Highway Linking Liberia, Côte d’Ivoire Begins Soon – Dr. Kaberuka

African Development Bank (AfDB) outgoing President, Dr Donald Kaberuka, has disclosed that the Bank will soon begin the process of constructing a highway linking Liberia and Côte d’Ivoire.
According to a dispatch from Abidjan, Kaberuka made the statement at programs marking the bank’s 50th Anniversary celebrations.
He pointed out that beyond Ebola, Liberia, Guinea and Sierra Leone have survived years of bloody conflicts and that the processes of state building were ongoing, adding: “Others advised that we halt the processes of state-building and focus just on directing all resources to fighting Ebola.”
However, he resisted that notion as head of the Bank, and “thought fighting the virus and the state-building processes needed to work hand-in-hand and side-by-side.”
He said the fragility of the Mano River Union Basin countries reflect in the works of the Special High-Level Panel on Fragile States which President Sirleaf chairs, indicating that fighting the epidemic cannot be left with the affected countries alone.
The outgoing AfDB president also noted that it would require the global community as a whole, and now that the virus is being contained, the Bank can now return to the original plan of state-building.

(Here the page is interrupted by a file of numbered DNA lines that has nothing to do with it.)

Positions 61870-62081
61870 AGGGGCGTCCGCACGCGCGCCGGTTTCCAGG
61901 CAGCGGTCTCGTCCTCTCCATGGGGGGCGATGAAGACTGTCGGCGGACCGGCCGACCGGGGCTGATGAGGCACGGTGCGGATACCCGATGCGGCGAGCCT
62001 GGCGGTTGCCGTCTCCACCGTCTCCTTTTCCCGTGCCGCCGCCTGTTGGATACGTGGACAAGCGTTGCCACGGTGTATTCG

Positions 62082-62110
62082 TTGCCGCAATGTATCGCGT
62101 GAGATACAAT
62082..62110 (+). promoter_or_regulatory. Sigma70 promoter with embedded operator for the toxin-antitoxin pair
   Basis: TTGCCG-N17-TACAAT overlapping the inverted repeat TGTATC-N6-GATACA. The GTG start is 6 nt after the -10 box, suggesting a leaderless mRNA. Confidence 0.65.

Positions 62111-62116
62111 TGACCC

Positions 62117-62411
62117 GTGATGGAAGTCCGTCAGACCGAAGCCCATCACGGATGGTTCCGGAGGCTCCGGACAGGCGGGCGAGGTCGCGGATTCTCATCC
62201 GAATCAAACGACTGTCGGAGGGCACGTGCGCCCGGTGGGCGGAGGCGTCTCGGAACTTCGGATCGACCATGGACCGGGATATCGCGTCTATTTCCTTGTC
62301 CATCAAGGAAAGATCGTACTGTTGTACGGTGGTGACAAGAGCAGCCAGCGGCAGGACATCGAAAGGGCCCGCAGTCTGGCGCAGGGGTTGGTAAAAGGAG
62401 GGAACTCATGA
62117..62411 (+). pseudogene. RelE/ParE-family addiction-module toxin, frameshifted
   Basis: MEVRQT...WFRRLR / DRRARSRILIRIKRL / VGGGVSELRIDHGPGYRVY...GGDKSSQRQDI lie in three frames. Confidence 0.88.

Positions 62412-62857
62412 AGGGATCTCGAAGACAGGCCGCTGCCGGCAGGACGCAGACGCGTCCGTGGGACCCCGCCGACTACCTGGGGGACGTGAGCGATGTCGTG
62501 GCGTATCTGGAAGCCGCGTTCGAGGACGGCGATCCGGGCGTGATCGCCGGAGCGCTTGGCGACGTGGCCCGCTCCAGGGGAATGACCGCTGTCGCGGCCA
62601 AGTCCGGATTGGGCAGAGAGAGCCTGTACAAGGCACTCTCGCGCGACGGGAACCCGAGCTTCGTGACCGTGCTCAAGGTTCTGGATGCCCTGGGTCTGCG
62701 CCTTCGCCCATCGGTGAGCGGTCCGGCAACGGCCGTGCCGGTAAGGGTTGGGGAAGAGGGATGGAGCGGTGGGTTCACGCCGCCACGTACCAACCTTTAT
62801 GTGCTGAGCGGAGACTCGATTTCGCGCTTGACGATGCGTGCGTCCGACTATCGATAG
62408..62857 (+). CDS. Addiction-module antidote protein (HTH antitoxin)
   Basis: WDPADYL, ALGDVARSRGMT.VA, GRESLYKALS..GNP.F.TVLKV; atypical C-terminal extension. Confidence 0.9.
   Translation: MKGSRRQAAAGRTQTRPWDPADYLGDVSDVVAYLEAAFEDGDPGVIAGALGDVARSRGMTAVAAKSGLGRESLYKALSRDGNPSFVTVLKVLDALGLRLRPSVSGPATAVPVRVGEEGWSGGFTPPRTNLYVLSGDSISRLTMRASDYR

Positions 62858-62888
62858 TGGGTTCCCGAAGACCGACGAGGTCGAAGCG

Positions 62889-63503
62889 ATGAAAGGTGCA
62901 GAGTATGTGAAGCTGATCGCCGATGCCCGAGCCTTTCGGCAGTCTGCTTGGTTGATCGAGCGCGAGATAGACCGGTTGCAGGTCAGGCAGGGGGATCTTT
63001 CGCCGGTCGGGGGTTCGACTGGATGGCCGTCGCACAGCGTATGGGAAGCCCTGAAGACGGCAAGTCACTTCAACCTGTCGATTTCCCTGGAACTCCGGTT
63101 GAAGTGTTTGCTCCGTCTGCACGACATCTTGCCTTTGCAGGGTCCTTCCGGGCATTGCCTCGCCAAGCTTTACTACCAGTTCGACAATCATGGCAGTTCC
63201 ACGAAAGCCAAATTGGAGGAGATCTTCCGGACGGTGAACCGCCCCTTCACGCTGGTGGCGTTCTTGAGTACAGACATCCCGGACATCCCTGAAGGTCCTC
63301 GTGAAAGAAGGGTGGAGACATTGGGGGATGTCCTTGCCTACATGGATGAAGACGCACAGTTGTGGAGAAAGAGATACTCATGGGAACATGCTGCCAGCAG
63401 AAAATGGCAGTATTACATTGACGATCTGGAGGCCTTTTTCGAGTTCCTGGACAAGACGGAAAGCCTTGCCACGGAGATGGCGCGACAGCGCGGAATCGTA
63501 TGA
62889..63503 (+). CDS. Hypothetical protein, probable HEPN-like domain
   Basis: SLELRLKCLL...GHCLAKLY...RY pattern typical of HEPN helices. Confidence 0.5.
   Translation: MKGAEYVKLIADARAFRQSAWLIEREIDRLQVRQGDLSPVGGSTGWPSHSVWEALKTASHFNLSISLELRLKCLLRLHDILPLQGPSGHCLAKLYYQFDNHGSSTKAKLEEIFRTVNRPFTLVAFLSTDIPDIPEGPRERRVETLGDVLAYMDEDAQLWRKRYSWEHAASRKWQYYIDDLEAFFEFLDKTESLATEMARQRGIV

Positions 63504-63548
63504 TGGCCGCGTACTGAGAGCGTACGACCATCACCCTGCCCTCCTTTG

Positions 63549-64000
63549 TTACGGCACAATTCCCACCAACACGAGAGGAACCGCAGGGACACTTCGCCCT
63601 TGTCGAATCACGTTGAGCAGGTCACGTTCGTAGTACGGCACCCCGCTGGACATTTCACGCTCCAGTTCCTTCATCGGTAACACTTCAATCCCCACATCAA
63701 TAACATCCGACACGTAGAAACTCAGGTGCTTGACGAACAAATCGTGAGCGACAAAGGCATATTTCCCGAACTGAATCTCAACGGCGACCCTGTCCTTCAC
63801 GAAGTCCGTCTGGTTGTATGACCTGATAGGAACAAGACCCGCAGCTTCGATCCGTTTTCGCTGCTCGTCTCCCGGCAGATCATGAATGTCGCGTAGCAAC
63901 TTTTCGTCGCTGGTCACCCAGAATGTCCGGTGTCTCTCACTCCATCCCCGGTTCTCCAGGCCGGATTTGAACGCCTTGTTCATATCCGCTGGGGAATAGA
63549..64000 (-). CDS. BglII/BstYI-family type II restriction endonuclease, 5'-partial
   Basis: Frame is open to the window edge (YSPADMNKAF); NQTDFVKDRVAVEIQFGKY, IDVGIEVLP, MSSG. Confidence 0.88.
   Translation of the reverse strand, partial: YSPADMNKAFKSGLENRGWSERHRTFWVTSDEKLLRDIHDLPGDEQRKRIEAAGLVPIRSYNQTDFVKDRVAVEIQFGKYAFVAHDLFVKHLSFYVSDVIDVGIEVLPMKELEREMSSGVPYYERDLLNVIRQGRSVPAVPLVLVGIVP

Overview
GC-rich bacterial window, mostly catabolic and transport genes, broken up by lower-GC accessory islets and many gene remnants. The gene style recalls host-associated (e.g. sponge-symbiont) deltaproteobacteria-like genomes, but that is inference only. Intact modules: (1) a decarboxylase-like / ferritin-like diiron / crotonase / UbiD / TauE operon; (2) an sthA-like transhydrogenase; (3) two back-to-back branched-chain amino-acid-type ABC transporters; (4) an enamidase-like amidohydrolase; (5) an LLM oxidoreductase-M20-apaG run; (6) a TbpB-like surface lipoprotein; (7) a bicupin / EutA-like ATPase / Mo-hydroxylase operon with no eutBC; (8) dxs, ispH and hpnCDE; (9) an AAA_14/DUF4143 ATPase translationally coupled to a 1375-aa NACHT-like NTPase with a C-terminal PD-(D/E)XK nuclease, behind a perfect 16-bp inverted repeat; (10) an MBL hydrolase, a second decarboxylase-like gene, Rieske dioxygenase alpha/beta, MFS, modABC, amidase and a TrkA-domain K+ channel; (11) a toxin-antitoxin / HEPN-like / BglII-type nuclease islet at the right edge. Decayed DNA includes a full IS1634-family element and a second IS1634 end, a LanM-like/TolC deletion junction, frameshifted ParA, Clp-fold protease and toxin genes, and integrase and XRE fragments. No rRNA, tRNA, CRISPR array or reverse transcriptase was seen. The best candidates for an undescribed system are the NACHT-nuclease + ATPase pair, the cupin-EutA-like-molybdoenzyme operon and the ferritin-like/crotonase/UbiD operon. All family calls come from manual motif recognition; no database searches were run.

Meanwhile, the Minister of Finance and Economic Development of Sierra Leone, Dr. Kaifala Marah, said his country experienced a loss of over US$1 billion from the Ebola crisis as an impact on the economy and the loss of investments.
 He informed the gathering that prior to the Ebola outbreak, Sierra Leone was a resilient nation overcoming the effects of a bloody civil war.
“We had 129 megawatts of electricity from just five megawatts during the war years and we were doing well with agriculture and the economy was listed as one of Africa’s fastest growing economies with the promotion of peace and reconciliation in full swing,” Minister Marah pointed out.
Also speaking, the head of the UN Economic Commission for Africa, Dr. Carlos Lopez said comprehensiveness in tackling the virus came much later based on complicated processes and competition for visibility among actors.
He said the developed nations made so many mistakes in dealing with the outbreak and it was unfair to just criticize the initial response of the affected nations.

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